The CHRO finding itself is a marvel of incompetent misdirection. Ms. Dickman’s charge in her CHRO complaint was that administrators at the UConn health Center had failed to make reasonable accommodations in the absence of which, owing to an exacerbation of her well documented medical condition, she was forced to leave her position and retire. Ms. Dickman wanted to keep on working, and indeed had done so for several years, despite her medical difficulties.
In resolving the complaint, the CHRO officer was required only to determine whether or not Ms. Dickman’s employers did or did not make a reasonable accommodation for Ms. Dickman by limiting the frequency of her assignment to a plating and processing station as requested by her doctor, a physician selected by her employer. The CHRO pointedly failed to address this core question, perambulating around other non-germane issues. Amazingly, the CHRO “no finding” decision contained factual findings that contravened the evidence and testimony submitted by the UConn Heath Center’s own witnesses, three of whom – a supervisor, a manager and a benefits manager – prejudiced an impartial finding on the facts of the hearing officer by repeatedly avowing that “an arrest warrant has been issued for her arrest since we are not in the business of paying benefits for those who do not deserve it.” Following the arrest, one of the three was awarded with promotion to Vice President of Human Resources at the health center.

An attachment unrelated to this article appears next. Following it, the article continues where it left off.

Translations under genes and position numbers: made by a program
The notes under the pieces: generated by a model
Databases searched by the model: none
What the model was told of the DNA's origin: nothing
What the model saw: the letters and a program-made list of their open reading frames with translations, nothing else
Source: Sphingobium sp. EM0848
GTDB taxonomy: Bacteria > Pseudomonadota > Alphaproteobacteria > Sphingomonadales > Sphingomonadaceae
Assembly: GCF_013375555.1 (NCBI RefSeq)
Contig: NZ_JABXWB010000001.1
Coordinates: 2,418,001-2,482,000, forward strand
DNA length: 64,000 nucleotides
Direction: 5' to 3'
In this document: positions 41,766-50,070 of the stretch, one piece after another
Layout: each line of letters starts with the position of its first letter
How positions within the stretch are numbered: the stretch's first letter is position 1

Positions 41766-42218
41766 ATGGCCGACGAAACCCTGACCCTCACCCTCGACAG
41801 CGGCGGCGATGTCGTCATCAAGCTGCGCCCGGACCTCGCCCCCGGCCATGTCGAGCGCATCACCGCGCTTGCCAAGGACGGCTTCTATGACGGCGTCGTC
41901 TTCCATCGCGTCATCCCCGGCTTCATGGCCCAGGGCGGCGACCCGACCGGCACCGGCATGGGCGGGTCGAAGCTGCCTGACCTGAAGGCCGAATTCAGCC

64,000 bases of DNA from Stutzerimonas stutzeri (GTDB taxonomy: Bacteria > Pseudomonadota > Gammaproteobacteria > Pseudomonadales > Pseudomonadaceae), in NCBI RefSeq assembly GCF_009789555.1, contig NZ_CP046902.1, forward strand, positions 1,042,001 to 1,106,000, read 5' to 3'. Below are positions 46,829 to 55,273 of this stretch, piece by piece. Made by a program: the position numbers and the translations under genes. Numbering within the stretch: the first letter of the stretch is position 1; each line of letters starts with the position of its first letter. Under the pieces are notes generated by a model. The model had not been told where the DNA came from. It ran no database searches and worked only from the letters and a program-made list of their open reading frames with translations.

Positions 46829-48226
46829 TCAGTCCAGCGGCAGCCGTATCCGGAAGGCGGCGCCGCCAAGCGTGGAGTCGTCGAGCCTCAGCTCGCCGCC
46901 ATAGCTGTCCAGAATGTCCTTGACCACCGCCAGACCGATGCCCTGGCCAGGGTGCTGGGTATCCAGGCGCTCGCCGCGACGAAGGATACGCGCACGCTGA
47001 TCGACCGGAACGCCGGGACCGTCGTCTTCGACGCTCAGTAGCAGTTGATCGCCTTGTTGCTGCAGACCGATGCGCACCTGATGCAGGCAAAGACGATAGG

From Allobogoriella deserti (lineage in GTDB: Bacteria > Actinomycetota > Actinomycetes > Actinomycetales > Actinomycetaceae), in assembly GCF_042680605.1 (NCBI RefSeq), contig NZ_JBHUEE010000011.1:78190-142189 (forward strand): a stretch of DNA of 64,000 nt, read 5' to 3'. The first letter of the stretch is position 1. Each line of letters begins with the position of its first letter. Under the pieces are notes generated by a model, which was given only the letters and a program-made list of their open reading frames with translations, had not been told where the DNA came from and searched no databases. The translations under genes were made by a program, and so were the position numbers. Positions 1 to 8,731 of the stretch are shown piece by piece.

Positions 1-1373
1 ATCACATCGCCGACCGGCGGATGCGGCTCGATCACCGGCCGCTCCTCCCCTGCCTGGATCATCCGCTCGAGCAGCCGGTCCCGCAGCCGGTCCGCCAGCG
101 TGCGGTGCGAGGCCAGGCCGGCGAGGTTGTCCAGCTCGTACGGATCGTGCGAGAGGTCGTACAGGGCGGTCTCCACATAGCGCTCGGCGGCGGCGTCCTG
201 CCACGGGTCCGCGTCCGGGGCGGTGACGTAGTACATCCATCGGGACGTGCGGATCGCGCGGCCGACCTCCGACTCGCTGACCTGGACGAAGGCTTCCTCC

So bizarre was the final disposition of Ms. Dickman’s complaint, in view of the evidence presented at the hearing as well as the testimony provided by the respondent’s own witnesses, that one wonders what Damoclean sword the attorney’s general office found to dangle over the head of the hapless person who authored the ultimate finding.
It would be more proper to speak of Damoclean swords. The instruments of persuasion available to Connecticut’s attorney general are as awesome as they are intimidating. It is exceedingly difficult, though not impossible, for a potential victim of the Torquemadas in Mr. Blumenthal’s office to sue the attorney general for damages – even when the office drives businesses out of business by submitting to judges faulty affidavits, as happened in the notorious New England Pellet (NEP) case -- because Mr. Blumenthal can always retreat behind a shield of partial or full immunity. Through the expedient of referring a case for criminal prosecution to the chief state’s attorney, Mr. Blumenthal is able to bring intense pressure upon any of his victims to settle a case on the unreasonable and extravagant terms proffered by the money producers in his office. In Ms. Dickman’s case, the evidence presented to the chief state’s attorney by Mr. Blumenthal’s office was compiled by an investigator associated with the UConn Health Center and not, Ms. Dickman charges, independently verified by the chief state’s attorney before her arrest .The so called “investigator” – then a co-worker, later promoted to VP Director of Human Resources, who illegally broke into Ms. Dickman’s e-mails -- considerably inflated the case against her by offering fanciful evidence to an assistant attorney general that was dutifully passed along to the chief state’s attorney and accepted as gospel without independent verification.
The manner in which these muddy charges were unearthed very likely renders them inadmissible in court. And the criminal charge made against Ms. Dickman – that she had used her computer for illicit personal business – is, Ms. Dickman insists, a) false, and b) inapplicable even if it were true, because the regulation forbidding the limited personal use of computers was, in Ms. Dickman’s case, issued long after the presumed offense had occurred.